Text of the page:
If I haven’t hammered my point yet. Let’s try a thought experiment.
The population of the United States is 325 million people. Say I was a news company and I wanted to fear monger about “disease x.” I could air a segment about a new case of disease x every single day for a full calendar year and make the public petrified. And if there were only 365 total cases — .0001% of the population — I could make a rare disease look like an epidemic.
Now, this is rough math, obviously, but you get the point. The media cherry picks stories and narratives. It’s not so much what they tell you as much as it’s what they don’t tell you. Again, no grand conspiracy. Just simple incentives.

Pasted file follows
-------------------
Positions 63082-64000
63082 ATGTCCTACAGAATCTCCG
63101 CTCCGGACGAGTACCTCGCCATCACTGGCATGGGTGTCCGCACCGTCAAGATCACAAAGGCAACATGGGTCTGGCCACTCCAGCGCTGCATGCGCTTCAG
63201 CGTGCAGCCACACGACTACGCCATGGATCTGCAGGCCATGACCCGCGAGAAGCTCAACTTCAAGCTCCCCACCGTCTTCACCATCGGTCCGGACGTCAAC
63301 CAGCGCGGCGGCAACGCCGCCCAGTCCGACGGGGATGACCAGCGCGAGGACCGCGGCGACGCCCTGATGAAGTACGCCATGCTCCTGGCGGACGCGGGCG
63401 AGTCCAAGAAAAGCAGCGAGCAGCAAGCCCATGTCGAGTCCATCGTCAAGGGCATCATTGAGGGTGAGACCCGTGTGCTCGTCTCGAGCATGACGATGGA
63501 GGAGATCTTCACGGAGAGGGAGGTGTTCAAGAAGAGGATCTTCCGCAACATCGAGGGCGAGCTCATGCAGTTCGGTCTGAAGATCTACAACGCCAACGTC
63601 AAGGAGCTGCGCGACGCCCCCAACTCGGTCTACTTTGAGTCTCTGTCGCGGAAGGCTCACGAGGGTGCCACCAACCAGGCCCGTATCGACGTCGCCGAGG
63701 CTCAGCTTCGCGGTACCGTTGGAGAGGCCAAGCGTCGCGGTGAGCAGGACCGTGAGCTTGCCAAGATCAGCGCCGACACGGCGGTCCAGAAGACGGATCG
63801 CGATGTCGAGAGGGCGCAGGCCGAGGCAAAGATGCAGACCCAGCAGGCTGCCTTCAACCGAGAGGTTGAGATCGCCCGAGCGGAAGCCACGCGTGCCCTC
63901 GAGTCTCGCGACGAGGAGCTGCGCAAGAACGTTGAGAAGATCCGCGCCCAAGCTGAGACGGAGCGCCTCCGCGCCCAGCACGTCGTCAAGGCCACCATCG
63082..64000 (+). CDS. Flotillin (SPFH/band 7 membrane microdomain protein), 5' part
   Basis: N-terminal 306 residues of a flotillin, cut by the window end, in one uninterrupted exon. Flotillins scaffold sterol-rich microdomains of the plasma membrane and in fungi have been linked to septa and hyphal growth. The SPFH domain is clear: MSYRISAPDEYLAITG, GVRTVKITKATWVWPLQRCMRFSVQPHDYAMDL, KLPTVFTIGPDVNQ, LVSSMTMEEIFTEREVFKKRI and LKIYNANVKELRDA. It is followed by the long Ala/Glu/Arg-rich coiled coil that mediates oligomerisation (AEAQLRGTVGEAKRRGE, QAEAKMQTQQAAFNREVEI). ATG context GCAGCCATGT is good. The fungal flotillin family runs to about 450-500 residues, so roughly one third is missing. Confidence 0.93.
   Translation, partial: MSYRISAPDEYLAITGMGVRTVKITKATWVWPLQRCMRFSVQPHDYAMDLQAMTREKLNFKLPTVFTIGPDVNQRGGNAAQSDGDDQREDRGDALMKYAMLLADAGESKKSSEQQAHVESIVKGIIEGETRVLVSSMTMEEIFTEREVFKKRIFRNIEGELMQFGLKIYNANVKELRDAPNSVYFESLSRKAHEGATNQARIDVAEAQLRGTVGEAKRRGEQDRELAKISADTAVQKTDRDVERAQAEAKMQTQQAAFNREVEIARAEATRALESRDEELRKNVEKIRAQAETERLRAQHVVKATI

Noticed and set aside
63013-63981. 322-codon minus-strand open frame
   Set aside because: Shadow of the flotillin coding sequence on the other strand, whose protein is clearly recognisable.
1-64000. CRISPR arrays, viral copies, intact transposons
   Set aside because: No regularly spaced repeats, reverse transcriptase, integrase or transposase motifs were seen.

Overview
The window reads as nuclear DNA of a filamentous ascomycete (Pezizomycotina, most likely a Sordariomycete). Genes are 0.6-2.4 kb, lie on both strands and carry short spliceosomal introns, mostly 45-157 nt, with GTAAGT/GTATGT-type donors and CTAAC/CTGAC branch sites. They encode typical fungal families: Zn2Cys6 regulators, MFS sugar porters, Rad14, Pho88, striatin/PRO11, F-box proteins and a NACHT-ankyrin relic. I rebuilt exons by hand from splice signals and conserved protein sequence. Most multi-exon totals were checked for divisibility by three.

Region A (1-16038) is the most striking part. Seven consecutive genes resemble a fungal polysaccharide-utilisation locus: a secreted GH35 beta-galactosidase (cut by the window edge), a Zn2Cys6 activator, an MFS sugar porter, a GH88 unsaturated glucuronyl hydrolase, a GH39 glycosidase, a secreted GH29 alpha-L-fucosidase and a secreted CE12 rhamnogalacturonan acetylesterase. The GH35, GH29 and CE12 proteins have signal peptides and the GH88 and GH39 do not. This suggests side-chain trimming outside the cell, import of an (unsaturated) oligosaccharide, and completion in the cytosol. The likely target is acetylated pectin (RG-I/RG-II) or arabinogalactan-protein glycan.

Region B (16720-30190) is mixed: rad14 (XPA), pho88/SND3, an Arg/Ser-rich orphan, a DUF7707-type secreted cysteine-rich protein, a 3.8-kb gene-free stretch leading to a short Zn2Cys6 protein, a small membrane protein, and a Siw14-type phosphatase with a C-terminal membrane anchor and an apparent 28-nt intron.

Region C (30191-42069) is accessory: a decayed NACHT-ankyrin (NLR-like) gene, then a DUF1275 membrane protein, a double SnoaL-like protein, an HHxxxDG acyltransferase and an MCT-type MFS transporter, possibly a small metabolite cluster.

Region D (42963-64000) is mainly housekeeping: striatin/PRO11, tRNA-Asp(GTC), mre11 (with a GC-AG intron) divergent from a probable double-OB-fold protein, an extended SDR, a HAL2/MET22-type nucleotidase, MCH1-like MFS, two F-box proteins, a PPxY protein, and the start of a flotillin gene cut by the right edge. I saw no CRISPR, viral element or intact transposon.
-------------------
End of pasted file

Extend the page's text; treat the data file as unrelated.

Make No Mistake About it, You’re Fighting an Uphill Battle
The whole point of this segment is to let you know that I understand how hard it is to just “lift yourself up by the bootstraps,” because society doesn’t want you to — at least not all of us at once.
That leaves you. The only fighting chance you have comes through personal responsibility and self-reliance, with the full understanding that you have to have an above average skill level to play a rigged game.
The good news, though, is once you understand the game is rigged, you don’t play it. You play by your own rules and actually follow them, which dramatically increases your odds of “escaping the Matrix”